In an age of cheap, readily available high-speed broadband connection, why would you need a download manager and accelerator like EagleGet?
The truth of the matter is that not everyone has a super-fast, reliable connection, and even if they do, there’s always scope to speed up downloads a little. This is achieved by downloading the same file from multiple locations at the same time to max out your connection and avoid being slowed down by slow servers.
But download acceleration is just one of EagleGet’s many features. It also includes a media grabbing component for downloading videos from the likes of Vimeo and YouTube, plus a scheduling tool so you can decide when files should start transferring.
When downloading in batches, you can leave a huge number of files to download overnight without clogging up your connection when you need it, or you can implement a download speed limit so you can continue to use the web with downloads taking place in the background.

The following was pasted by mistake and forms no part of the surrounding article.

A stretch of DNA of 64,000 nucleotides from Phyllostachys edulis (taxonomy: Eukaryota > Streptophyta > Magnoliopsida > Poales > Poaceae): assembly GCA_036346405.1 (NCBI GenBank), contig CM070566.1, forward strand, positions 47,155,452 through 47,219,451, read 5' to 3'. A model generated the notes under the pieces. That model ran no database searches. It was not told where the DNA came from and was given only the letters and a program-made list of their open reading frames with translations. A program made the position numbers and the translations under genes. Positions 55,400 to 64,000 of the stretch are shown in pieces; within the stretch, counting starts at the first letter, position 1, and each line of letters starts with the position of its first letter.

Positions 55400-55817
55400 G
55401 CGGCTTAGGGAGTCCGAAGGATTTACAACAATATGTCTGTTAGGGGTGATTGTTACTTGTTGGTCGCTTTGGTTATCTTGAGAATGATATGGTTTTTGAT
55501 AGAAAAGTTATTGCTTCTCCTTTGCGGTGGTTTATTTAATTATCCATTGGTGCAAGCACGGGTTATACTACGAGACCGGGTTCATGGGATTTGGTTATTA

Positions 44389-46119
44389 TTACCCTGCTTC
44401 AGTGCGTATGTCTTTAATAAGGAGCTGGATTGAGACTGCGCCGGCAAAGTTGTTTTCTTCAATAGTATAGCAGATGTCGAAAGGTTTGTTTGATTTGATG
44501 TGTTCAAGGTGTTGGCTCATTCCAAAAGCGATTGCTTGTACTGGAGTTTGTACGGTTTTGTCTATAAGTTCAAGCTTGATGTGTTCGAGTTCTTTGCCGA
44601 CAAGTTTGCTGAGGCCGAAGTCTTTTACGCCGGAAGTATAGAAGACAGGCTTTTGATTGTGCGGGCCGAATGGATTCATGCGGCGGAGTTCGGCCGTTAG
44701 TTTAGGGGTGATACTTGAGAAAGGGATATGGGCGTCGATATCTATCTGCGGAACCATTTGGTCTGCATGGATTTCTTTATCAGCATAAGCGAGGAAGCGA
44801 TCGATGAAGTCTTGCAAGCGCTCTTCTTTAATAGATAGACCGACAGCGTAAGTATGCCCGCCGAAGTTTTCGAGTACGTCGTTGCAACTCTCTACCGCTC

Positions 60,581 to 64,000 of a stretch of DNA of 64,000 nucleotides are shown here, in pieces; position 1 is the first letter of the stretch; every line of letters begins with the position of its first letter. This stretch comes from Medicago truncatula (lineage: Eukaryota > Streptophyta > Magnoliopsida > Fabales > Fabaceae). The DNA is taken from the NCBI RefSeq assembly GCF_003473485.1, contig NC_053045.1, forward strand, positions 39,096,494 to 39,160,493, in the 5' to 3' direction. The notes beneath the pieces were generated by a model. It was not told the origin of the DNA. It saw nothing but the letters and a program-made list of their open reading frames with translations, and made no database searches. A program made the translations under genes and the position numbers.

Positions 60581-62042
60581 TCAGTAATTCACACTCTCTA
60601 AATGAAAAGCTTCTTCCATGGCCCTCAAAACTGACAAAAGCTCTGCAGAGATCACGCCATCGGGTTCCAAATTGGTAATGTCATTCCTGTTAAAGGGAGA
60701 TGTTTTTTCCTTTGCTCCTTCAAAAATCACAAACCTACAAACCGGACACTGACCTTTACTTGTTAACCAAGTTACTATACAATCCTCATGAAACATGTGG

A quick word of warning: watch out for the iNewTab browser extension that the installer tries to foist on you and make sure you deselect it if you don’t want it.
At the end of the installation, you may also want to opt out of the ‘Help us improve EagleGet’ option if you’re concerned about your privacy.
You can opt to add URLS to EagleGet yourself or have the program handle file downloads automatically. This option is highly customizable; it can be set to only include certain file types, or to ignore certain websites.
You’ll probably need to dedicate some time to tinkering with settings like these to get EagleGet working in a way that suits you. Once this is done, however, you should find that everything works silently and seamlessly.
Although most modern web browsers can resume downloads if your connection is interrupted, the same feature offers by EagleGet is far more robust and makes the program well worth installing if your connection is temperamental.